Batman #147 cover, Bat-Baby

Batman #147, May 1962, “Batman Becomes Bat-Baby!”

One night, Batman and Robin attempt to recover stolen loot from Nails Finney’s gang of jewel thieves. The Caped Crusader is suddenly bathed in an “eerie ray”—and begins to shrink.

Batman #147 -- eerie ray

The gang escapes under cover of a smoke bomb. When the air clears, Robin is stunned to discover that Batman has been transformed into a toddler! “Gulp!” is all Robin can manage in response. He carries the mini-Batman to the Batmobile.

Batman #147 -- Bat-Baby revealed

Batman #147 -- Bat-Baby and Robin

The press get hold of some photos of the now midget Dark Night Detective. Struggling with his conscience, the editor prints the photos as “the public has a right to the truth!” The public respond with abject pity. “His career is finished,” opines one sharp-suited gent.

Meanwhile, Finney’s gang enjoy a good laugh. “We’ve made … Batman into a laughing stock… Ha, Ha!” chuckles Garth, the scientist who created the eerie ray.

It transpires that Batman, luckily, retains the mind and strength of an adult. Ever the pragmatist, he goes into a “rigid training” regime before donning a bizarre outfit and renaming himself “Bat-Baby”.

Batman #137 -- Bat-Bay in costume

On patrol that night, Robin and Bat-Baby foil the plans of a trio of bandits. Able to float to a rooftop on a helium-filled balloon, Bat-Baby gets the drop on the goons. The press rejoice with a series of underwhelming headlines.

Batman #147 -- Bat-Baby makes headlines

The next day, disaster looms as Kathy Kane, the woman Robin fears will become Bruce Wayne’s girlfriend, arrives at Wayne Manor expecting to see Bruce. As she heads for the library she is stunned to see a shadow cast on a wall that reveals Bruce kissing another girl!. Kathy storms off before she can discover that the “kissing couple” was, in fact, a cardboard cut-out, prepared by Bruce for just such an eventuality. Could it be this rejection that ultimately led Kathy down a… er… different path to find love?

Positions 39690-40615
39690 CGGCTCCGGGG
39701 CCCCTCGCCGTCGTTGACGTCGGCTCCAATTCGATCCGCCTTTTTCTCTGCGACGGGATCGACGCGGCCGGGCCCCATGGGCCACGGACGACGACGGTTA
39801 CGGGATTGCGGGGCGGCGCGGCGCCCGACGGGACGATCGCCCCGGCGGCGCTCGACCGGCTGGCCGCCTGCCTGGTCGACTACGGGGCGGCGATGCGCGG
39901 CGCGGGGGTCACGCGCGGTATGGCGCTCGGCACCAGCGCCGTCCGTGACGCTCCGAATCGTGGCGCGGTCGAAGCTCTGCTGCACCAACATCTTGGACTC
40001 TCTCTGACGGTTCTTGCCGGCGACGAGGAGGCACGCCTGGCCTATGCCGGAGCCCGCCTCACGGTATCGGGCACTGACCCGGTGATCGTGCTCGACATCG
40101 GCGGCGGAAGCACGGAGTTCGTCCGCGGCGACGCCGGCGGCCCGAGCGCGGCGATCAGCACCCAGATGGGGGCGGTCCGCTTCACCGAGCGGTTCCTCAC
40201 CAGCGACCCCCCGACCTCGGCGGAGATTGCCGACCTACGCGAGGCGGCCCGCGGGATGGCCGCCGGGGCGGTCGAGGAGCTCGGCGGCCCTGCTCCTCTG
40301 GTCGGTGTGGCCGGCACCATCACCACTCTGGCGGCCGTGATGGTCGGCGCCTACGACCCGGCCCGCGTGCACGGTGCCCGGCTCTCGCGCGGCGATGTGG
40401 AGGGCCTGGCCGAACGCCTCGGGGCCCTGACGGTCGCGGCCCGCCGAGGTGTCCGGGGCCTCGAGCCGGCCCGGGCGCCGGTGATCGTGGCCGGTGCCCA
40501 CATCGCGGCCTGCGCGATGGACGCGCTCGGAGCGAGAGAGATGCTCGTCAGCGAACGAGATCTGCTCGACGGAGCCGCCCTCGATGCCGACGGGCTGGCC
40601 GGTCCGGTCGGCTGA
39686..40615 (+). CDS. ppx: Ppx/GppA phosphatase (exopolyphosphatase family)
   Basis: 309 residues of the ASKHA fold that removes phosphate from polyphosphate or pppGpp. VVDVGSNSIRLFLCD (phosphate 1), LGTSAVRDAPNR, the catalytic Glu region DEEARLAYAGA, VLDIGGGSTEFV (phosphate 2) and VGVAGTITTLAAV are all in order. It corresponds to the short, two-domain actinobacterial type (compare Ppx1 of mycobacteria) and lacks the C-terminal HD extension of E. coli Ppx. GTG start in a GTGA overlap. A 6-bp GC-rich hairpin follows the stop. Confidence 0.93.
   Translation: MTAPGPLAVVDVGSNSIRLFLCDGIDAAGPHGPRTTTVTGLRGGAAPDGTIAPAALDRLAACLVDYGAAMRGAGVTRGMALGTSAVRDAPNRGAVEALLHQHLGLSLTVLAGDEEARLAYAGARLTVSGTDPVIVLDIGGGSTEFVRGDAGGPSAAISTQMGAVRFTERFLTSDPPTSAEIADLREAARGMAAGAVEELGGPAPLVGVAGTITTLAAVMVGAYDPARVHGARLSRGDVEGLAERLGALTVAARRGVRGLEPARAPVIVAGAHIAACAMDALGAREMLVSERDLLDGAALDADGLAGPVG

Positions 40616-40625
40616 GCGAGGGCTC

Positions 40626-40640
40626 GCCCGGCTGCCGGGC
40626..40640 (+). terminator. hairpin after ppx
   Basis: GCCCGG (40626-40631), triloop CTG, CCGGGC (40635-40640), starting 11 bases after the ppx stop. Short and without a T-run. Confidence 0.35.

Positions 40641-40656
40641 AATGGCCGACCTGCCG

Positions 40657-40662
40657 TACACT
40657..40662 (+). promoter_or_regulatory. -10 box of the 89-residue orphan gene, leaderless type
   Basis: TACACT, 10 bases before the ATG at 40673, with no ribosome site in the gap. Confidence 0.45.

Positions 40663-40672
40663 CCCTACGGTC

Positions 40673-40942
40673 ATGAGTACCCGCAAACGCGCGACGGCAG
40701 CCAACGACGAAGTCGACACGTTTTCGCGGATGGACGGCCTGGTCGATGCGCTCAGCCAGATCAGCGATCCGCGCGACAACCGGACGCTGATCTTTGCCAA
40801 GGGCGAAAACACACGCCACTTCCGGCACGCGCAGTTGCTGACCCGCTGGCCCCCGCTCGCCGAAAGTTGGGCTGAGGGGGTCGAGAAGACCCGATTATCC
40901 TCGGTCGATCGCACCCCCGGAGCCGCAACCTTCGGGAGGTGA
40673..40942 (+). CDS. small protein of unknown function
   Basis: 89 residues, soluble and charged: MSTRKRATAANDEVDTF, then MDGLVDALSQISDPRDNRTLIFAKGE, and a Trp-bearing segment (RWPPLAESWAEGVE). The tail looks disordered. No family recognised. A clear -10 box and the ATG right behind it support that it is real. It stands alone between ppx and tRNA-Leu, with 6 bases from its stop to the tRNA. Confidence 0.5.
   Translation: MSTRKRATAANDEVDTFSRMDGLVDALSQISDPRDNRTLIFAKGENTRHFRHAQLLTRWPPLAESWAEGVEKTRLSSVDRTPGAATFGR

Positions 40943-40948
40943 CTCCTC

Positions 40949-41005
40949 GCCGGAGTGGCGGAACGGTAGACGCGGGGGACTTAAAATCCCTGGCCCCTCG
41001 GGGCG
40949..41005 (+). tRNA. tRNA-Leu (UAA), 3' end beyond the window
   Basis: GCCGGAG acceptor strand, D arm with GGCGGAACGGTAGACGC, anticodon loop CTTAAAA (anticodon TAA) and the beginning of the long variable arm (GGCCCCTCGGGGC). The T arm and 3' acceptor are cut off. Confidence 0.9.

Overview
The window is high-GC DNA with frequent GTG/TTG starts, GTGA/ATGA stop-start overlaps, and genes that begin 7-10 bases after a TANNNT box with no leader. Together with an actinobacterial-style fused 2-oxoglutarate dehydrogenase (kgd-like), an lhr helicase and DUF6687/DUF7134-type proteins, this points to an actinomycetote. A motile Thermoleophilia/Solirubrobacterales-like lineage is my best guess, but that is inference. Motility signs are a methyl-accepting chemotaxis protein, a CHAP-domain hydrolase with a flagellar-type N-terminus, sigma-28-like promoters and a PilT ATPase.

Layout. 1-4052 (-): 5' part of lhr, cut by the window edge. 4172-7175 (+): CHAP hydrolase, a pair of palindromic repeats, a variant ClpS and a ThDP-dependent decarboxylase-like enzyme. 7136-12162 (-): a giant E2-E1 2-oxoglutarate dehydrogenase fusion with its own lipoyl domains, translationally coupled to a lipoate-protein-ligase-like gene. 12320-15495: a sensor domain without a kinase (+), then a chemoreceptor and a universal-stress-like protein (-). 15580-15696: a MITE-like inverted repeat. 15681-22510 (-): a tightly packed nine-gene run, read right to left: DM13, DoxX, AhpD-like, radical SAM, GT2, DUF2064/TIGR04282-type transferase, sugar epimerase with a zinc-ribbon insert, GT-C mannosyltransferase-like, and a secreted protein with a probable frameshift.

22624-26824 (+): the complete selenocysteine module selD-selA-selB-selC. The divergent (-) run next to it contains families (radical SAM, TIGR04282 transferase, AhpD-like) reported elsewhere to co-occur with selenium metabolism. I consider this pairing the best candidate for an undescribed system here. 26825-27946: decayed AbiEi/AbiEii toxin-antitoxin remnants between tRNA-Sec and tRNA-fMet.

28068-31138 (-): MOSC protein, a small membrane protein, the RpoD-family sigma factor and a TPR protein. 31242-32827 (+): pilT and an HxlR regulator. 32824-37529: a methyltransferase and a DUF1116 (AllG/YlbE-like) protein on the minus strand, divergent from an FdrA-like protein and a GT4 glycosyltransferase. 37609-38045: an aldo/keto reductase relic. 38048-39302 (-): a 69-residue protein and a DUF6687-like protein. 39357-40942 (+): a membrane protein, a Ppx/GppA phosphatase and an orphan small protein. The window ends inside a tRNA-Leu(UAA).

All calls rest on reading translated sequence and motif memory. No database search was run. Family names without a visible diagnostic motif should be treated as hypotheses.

Batman #147 -- Kathy Kane cutout

Working undercover as an ordinary child, Bruce is quickly able to track down Finney’s new hideout. Robin and Bat-Baby dive in though the skylight. As Robin takes on the gang, Bat-Baby jumps astride a rocking horse and goes in search of Garth and his ray.

Batman #147 -- Bat-Baby on rocking horse

Robin fights on alone, but is soon joined by the now-adult Batman. “You’re full-size again!” cries the ever sharp-eyed Robin.

“Yes,” explains the Caped Crusader, “I discarded my Bat-Baby garb and slipped on this plastic costume I had … in my pants pocket!” We can be grateful for that.

With the crooks defeated, the Dynamic Duo retire to the Bat-Cave. There, they put a new trophy in pride of place: the Bat-Baby outfit.

Batman #147 -- Bat-Baby costume in the Trophy Room


Even in an era—some might say “error”—when Batman comics were pretty darn madcap, this tale from Batman #147 is seriously insane. Credited to Batman creator Bob Kane, but actually written and drawn by Bill Finger and Shelly Moldoff, “Batman Becomes Bat-Baby!” pretty much does what it says on the tin.

To place this in some context, 1962 was a time when the superstar of DC Comics was Superman. The long-running TV show, starring George Reeves, ensured the character’s popularity. Superman editor Mort Weisinger had embarked on a program of expanding the Superman mythos, and a series of stories introduced a wild variety of concepts and characters. Superman had a dog, Krypto, so Batman got a dog, Ace (see HERE). Superman had Supergirl, so Batman got Bat-Girl, and so on. Weisinger had presented a series of stories featuring the young Clark Kent as Superbaby, and, indeed, Wonder Woman editor, Bob Kanigher, had introduced Wonder Tot (see HERE), so Batman became… Bat-Baby. Thankfully, this was his only appearance. The orphaned child nature of Batman’s origin didn’t really allow for any “young Bruce Wayne” adventures.

It’s perhaps not surprising that at this time the sales on the Batman titles were falling. The once Dark Knight didn’t really suit these zany sci-fi-style adventures that filled all three of his regular comics. Something of a crisis would be reached a couple fo years later, and control of the character would be partly wrested from Bob Kane and taken in-house. That, and the 1966 launch of the Adam West-starring TV series, ensured Batman lived on, and never again had to revert to an embarrassing childhood.

Images © DC Comics